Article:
House Judiciary Committee Hands Servicemembers Victory in Fight for Justice

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For Immediate Release: October 7, 2009

Contact: Kyle Murphy
202-965-3500, ext. 369

House Judiciary Committee Hands Servicemembers Victory in Fight for Justice

Committee approves Carmelo Rodriguez Military Medical Accountability Act, protecting legal rights of those who serve their country

Washington, DC – Men and women of our armed forces injured by medical negligence are a step closer to the restoration of their legal rights today, following the House Judiciary Committee’s approval of the Carmelo Rodriguez Military Medical Accountability Act (H.R. 1478 / S. 1347), sponsored by Rep. Maurice D. Hinchey (D-NY) and Sen. Charles Schumer (D-NY).

A 1950 U.S. Supreme Court ruling in Feres v. United States prevents servicemembers on active duty from holding the government accountable for non-combat related injuries.  This decision strips countless military families of their right to seek redress through our civil justice system.

“Currently, the law unfairly treats our brave servicemen and women as second-class citizens,” said Anthony Tarricone, President of the American Association for Justice.  “But this legislation would restore their basic legal rights and protect them from injuries they receive as a result of preventable medical errors.”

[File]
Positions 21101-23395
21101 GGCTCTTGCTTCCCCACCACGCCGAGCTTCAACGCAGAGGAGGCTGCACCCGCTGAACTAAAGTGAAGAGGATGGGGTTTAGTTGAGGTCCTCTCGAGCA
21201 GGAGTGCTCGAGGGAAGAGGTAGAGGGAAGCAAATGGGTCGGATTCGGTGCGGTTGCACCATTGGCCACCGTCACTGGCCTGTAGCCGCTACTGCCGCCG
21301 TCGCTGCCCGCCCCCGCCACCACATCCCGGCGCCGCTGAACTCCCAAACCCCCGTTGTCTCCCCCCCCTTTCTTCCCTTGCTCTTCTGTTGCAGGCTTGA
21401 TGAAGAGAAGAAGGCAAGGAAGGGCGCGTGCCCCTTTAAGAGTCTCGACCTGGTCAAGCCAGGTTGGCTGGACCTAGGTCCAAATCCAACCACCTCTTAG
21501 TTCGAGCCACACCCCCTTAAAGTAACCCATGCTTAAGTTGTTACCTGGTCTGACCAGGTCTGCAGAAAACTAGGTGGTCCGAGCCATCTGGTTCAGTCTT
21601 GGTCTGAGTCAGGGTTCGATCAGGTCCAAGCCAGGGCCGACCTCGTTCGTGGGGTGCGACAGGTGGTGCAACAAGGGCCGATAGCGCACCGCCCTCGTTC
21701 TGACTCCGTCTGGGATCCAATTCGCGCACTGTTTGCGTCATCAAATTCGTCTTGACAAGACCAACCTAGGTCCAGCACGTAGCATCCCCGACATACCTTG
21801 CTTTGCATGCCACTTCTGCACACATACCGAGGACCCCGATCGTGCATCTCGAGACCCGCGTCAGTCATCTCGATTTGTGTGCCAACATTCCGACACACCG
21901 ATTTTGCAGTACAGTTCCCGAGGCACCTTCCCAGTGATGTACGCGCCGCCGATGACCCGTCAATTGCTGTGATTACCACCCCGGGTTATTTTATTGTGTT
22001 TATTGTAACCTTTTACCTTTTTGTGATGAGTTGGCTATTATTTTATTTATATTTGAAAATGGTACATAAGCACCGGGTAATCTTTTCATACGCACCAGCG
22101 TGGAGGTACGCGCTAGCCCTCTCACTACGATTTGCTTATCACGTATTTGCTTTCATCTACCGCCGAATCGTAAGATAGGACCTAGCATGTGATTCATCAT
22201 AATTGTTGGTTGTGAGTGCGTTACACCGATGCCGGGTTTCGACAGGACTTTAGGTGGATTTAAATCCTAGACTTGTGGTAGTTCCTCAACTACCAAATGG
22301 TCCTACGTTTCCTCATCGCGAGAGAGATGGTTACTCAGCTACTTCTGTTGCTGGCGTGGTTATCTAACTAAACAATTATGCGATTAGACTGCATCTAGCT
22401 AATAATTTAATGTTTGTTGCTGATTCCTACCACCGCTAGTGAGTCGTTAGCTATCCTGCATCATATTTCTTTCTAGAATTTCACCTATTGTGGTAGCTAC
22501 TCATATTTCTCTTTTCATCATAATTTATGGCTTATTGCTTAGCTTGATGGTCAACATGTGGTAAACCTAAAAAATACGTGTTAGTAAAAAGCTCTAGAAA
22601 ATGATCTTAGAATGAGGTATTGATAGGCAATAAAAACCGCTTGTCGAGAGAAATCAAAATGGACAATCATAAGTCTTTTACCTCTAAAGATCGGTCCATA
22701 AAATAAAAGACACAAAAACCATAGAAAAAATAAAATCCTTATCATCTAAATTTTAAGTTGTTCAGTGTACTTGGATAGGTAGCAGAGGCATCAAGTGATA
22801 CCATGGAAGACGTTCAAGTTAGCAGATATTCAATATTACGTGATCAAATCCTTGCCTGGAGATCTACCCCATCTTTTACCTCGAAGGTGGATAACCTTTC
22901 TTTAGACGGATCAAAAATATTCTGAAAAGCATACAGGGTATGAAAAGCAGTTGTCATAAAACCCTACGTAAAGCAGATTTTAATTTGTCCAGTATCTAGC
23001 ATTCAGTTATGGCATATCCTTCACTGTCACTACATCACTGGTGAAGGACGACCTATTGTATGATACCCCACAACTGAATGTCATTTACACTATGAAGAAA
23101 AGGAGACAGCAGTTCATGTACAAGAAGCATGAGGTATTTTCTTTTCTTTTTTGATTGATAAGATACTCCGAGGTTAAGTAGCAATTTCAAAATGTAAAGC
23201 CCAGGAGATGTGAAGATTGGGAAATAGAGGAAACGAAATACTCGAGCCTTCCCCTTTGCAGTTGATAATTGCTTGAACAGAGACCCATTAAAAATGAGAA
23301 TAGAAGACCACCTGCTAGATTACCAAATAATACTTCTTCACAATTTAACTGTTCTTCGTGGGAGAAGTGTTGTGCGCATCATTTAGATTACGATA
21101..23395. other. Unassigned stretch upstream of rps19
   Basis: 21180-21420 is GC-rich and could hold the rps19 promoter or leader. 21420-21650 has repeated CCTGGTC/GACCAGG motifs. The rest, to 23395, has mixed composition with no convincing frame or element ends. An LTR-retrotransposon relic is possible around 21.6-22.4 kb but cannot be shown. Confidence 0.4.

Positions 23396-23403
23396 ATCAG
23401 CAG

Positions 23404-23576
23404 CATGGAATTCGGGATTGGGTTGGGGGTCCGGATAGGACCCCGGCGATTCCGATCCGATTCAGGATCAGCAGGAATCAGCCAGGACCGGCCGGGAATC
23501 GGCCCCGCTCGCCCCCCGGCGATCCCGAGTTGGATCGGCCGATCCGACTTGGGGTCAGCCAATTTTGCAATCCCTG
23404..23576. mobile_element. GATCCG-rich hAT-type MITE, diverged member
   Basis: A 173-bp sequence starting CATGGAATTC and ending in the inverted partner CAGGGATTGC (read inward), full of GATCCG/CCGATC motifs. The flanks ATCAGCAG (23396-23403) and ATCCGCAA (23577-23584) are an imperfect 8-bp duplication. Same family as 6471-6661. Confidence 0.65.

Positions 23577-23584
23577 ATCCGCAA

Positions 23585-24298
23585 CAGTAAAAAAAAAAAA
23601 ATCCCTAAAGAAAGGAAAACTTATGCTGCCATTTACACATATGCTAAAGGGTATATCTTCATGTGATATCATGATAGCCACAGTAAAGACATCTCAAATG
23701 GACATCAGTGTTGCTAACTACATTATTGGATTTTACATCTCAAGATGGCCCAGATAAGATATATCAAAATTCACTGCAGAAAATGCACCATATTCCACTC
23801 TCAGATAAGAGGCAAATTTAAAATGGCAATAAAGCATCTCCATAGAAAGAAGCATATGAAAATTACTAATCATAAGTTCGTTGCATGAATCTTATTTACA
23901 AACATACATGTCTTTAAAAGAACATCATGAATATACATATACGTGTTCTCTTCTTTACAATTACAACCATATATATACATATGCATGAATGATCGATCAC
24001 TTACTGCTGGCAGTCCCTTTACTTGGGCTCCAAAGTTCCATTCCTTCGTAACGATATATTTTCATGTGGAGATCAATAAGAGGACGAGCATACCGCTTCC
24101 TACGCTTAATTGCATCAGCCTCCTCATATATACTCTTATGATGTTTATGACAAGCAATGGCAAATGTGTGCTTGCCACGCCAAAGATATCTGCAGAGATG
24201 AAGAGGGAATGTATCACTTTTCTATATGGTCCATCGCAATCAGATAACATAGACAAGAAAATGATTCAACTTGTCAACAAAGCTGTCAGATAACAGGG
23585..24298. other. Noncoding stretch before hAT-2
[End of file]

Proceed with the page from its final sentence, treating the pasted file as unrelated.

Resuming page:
The bill is named after Marine Sgt. Carmelo Rodriguez, who served his country with honor for nearly a decade, including a tour of duty in Iraq, and died as a result of preventable medical negligence.  A blotch on his buttock went untreated and misdiagnosed multiple times by military doctors.  Years later, by the time Sgt. Rodriguez had learned it was a melanoma, the damage was done.  He died from the cancer while holding the hand of his seven-year-old son.

The legislation would also help Army Colonel Adele Connell, who after 24 years of service, learned that she had a small malignant tumor in her left breast.  However, during her surgery, doctors operated under the assumption that the tumor was in her right breast, removing 16 lymph nodes that should never have been touched.  She now suffers from a constant burning sensation in her right arm and is susceptible to future infections.  There is no cure for her lymphedema, and because of the Feres doctrine, she is left with practically no legal recourse against the government.

As the world's largest trial bar, the American Association for Justice (formerly known as the Association of Trial Lawyers of America) works to make sure people have a fair chance to receive justice through the legal system when they are injured by the negligence or misconduct of others—even when it means taking on the most powerful corporations. Visit

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